Getting Patches Into Linux

Security is a fairly hard area of kernel development where scrutiny over patches is very high. If there is a developer that is finding it hard to get patches into the Linux Kernel mainline then it’s advisable for the to separate their changes into manageable chunks. From these chunks it’s possible that some chunks would be acceptable and merged in on their own merits, while other chunks/patches would remain in discussion.

For google to get their wait lock Android patches in, they’ve basically got a small team which is trying very hard to upstream the code. Of course the technical solution chosen isn’t quite good enough yet for the kernel team to accept just yet and the solution does need the costly and extensive discussion for the appropriate way forward to be selected. This of course does create a cost barrier to google and the team that works on this functionality has found that it needs to work in non-work hours in order to both fulfil the requirements of releasing a solid Android release and at the same time attempt this much more idealistic technical feat of getting the right solution unto the mainline kernel.

I don’t have any thoughts on this issue, it seems like everyone is one the same page.

Fla Extract

Quick note, those interested in the very start of extracting binary fla files can start here:

Python Scripts – GPLv3 don’t forget.

This is part of the way and yes I’m well aware of using Flash CS5 to convert these binary files into their friendlier XML cousins. But we should be able to rip these apart as well. I think having some xml and binary forms of the same data sources would be most helpful.

I’ve put out a call to artists to get some of these source files. If your reading this much later then perhaps I’ve had an update since which has better scripts or more information.

DebConf Next Week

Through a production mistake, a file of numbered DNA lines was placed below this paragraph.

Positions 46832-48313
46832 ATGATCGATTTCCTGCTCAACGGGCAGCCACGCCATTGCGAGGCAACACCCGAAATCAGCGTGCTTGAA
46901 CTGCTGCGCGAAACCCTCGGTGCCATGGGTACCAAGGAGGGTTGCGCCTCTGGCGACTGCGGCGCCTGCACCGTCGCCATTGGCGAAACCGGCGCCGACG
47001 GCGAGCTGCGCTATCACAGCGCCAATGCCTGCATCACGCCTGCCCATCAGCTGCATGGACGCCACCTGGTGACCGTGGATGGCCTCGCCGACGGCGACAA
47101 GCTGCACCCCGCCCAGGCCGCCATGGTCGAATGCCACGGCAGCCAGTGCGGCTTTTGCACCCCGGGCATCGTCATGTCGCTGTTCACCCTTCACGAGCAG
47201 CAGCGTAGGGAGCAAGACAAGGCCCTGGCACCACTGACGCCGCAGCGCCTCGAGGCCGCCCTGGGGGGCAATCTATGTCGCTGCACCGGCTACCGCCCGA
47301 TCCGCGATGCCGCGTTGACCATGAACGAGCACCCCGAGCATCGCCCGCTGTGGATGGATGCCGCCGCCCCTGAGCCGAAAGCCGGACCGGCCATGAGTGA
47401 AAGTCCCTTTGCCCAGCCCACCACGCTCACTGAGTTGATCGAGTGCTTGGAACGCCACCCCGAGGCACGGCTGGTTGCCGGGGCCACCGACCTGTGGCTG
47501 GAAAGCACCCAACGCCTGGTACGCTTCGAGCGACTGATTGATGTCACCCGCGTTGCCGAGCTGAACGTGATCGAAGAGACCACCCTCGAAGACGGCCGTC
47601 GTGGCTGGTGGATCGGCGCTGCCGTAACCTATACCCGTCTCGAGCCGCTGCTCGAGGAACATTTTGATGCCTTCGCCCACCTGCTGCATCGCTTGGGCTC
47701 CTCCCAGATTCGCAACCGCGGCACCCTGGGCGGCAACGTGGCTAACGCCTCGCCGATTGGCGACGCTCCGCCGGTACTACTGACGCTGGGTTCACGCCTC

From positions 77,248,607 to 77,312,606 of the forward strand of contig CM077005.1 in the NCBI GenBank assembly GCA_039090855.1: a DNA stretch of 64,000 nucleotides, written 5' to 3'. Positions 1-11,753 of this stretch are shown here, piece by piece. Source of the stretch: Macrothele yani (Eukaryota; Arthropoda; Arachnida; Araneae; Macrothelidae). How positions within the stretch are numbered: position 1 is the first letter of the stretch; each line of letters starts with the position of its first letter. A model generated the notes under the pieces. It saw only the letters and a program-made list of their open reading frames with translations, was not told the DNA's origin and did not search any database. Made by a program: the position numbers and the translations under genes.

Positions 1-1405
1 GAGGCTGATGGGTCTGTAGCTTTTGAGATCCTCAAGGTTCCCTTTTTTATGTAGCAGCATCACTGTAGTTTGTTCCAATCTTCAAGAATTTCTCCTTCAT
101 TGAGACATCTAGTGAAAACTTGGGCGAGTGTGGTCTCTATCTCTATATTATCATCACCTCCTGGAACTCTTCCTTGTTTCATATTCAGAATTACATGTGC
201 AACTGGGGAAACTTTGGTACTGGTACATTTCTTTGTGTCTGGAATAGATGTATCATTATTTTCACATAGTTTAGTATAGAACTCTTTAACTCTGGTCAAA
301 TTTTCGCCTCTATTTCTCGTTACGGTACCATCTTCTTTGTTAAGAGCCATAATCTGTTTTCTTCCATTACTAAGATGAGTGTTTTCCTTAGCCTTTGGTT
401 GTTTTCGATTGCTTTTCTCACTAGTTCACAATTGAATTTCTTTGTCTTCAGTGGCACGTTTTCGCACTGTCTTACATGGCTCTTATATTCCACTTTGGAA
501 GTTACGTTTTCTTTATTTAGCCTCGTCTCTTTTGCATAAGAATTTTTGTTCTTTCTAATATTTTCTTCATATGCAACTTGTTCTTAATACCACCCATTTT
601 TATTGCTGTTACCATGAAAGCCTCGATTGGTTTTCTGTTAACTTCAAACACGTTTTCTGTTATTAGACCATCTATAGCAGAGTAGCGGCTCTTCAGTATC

I’m starting to get ready to go to DebConf in New York next week and I’m certainly excited to be given the opportunity to meet more of the Debian community. Because I don’t do much packaging I’ve not managed to get to know enough Debian people and I feel like projects such as http://art.debian.org/ are interesting and I would love to find others who are involved in similar things in that section of our extended community.

Anyone have any suggestions of what I should keep my eyes open for next week?

What Happens

I wanted to play with brush lines and I was thinking back to a chat I had with my good friend David about Free Software and lack of User attachment to sticking with Free products when their only desire is practicality. This of course can make a very transient user base who will leave at the first sign of trouble.

Of course any time spent with a particular piece of machinery like software will develop an educational and brand familiarity attachment. I want to put those to one side because I believe they are useful over long time periods but not the short term.

Contributors (and if you reading this then your more than likely a contributor) are of course different, they’re invested in time, philosophically and socially and so are much more likely to stick it out and may actually know how to not only work around problems but we hope through training programs like UDW and UW that we can train people to know how to deal with problems in a more sustainable way. Treating bugs as problems for everyone and not just the individual.

Of course what the mainstream pattern looks like is different, they don’t have contributors or contributing developers, everyone is locked into working around problems. The key difference is that because users are customers, they’re invested in the product. They feel like they own it (even when they don’t) and feel like they ort to stick out problems so that they can get their money’s worth. Of course what do you do in both this and the above case when you have a major headache that you don’t know how to work around or even if you manage to work around? You complain like crazy on your blog, to your friends and to anyone that will hear your pain.